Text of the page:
Free & Low-Cost Course Materials

At our law library we maintain one print copy of each required textbook for a semester. To meet this service our access services department reviews a list of required textbooks for the coming semester. We check these against what we currently have in our collection and then create a list of textbooks that we need to order to fulfill the remainder of books on the list that we do not have. The number of new books we need to purchase each semester does not change too much, but we have seen the cost of this same number of books creep up over time.

The Education Data Initiative provides eye-opening numbers about how the average cost of textbooks has increased over the years. For example, the article notes that textbook prices increase by 12% with each new edition. Additionally, for a view over time, the cost of textbooks increased by 1,104% between 1977 and 2015. Most professors believe the cost of course materials is a burden to their students. However, not many professors are aware of open educational resources (OER). Both articles provide more statistics and information to boggle the mind, which I will leave to you to further investigate at another time and so I do not totally dampen your day with grim news!

On a more positive note, post conversation with a colleague, I borrowed from and added to a list of free and low-cost course materials she created. With our law faculty currently making decisions for their spring courses, I am sending them a list of free and low-cost materials in hopes it may encourage some of them to consider alternative selections. Below are a few resources I am mentioning to them.

Legal Casebooks & Materials – Casebook Platforms

  • The eLangdell Bookstore. Open-access publishing wing of CALI. Provides free casebooks on many law school topics written by distinguished law school professors and experts.
  • Semaphore Press. Provides a selection of case books on a small but growing number of topics. Digital editions of casebooks are $30, print around $70, depending on the casebook.
  • Open Textbook Library. A curated collection of open textbooks either in use at multiple higher education institutions or “affiliated with a higher education institution, scholarly society, or professional organization.” Some are relisted titles from eLangdell, but others are original titles. Platform allows user reviews that faculty can refer to when considering whether to adopt a textbook.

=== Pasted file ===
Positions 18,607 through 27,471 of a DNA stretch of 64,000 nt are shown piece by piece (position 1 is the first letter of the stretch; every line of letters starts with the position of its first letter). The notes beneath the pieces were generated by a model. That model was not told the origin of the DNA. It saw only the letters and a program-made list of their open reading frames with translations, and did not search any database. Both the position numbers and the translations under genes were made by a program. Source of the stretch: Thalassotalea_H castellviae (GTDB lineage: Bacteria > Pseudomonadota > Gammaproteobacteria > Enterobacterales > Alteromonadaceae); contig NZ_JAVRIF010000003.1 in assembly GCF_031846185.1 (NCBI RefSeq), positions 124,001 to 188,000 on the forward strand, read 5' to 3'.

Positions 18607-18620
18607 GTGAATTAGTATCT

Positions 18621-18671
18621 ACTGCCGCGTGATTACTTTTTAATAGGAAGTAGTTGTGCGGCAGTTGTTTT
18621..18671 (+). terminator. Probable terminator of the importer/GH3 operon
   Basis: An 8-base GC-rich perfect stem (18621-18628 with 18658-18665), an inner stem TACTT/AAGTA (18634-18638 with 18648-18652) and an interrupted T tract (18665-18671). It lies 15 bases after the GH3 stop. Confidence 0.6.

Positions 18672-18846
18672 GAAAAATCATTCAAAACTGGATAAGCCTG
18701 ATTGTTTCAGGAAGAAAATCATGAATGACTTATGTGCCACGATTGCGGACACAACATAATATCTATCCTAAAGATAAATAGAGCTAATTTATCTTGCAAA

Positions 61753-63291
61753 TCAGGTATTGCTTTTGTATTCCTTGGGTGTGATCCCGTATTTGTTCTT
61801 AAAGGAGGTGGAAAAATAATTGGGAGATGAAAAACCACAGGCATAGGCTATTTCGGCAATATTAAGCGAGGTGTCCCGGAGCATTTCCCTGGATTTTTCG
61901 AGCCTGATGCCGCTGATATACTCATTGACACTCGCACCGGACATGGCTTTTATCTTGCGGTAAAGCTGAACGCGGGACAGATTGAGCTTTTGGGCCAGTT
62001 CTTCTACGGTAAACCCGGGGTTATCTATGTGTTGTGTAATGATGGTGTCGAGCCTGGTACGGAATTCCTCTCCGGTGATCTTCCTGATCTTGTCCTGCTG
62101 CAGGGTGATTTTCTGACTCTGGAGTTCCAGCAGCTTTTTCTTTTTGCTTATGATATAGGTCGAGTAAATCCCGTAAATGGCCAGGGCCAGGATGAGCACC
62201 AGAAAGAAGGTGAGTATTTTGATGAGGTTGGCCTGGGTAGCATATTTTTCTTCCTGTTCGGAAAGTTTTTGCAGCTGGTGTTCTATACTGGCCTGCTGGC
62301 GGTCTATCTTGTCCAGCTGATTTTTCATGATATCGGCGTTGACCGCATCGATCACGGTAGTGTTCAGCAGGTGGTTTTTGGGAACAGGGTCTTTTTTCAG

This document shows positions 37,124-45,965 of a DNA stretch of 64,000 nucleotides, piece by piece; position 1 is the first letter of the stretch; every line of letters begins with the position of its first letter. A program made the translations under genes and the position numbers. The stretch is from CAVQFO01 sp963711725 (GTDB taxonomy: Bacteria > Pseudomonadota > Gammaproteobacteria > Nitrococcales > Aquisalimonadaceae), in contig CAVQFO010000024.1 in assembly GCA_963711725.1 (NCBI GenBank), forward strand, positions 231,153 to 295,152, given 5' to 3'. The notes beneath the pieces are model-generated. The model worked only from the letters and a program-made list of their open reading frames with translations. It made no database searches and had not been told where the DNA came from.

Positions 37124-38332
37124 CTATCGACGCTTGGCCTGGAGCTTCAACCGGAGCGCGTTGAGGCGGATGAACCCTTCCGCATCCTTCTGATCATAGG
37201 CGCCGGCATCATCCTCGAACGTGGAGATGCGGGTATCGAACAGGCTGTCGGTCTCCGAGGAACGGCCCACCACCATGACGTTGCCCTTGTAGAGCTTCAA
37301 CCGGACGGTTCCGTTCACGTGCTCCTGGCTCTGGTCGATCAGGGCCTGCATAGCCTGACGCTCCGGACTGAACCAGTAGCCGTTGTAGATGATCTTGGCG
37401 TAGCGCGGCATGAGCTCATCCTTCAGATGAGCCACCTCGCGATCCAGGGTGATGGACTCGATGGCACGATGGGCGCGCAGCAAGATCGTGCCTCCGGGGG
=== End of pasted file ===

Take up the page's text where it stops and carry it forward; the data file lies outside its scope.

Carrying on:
Individually Published Free & Low-Cost Casebooks

The following is a sampling of casebook titles that are not aggregated on any platform.

Casebook Development Platforms

Faculty and their associated institutions interested in making educational resources (e.g., digital textbooks) available for their students and others can look to publishing platforms that make it easy to create, adapt, and share educational material.

  • Pressbooks. Built on a WordPress framework which simplifies the development of Open Educational Resources (OER) books. Provides a range of textbook design templates and a cover creation tool. Cost is per book, not edition. Includes online hosting and export to PDF or eBook formats.
  • H2O. Developed by Harvard. Platform facilitates creation of casebooks. Authors can import U.S. case law directly into the case casebook and omit text to only the relevant portions. Allows authors to write introductory text or create annotations for each case.

Informing our law faculty about alternatives is essential in addressing the high cost of course materials. We librarians can get that conversation started.

Digital Casebooks

For law school libraries that provide required textbooks as part of their course reserve services, it is a good time to review various features of digital casebooks. While some vendors sell bundled packages of casebooks, this post is about casebooks purchased as individual ebooks for library patron use.

Libraries can purchase Aspen casebooks individually in digital format from ProQuest LibCentral for library patron use. Carolina Academic Press casebooks can be purchased individually in digital format from Matthew Bender and made available for patrons via the LexisNexis Digital Library in the OverDrive platform. West Academic sells digital casebooks as part of a bundled package with other casebooks; libraries cannot purchase individual digital casebooks for library patron use.

The LibCentral and OverDrive platforms allow users to highlight, annotate, and bookmark. Users can highlight in multiple colors which can help with the IRAC process. Both platforms require extra clicks to get to the pagination and it does not necessarily match the print book so professors may need to assign chapters, sections, and subsections to read rather than pages.

A library’s ProQuest LibCentral administrator can set individual ebooks so that they can only be read online, or the administrator can set limited check-out periods. However, ProQuest does not allow for early return so the ebook will be inaccessible to others until the user returns it. Reading online, rather than checking out, makes the book inaccessible to others until the user closes the browser.

OverDrive only allows check-out options, rather than reading online. The minimum check-out period is longer than most academic law libraries would use for course reserve materials. There is an option to return the ebook early. However, it may not be intuitive for users to figure out how to do this.

During the pandemic, students appreciated digital access and usage statistics appear to be greater than historical print circulation statistics, but we will need more time and usage data to determine if students truly prefer digital casebooks.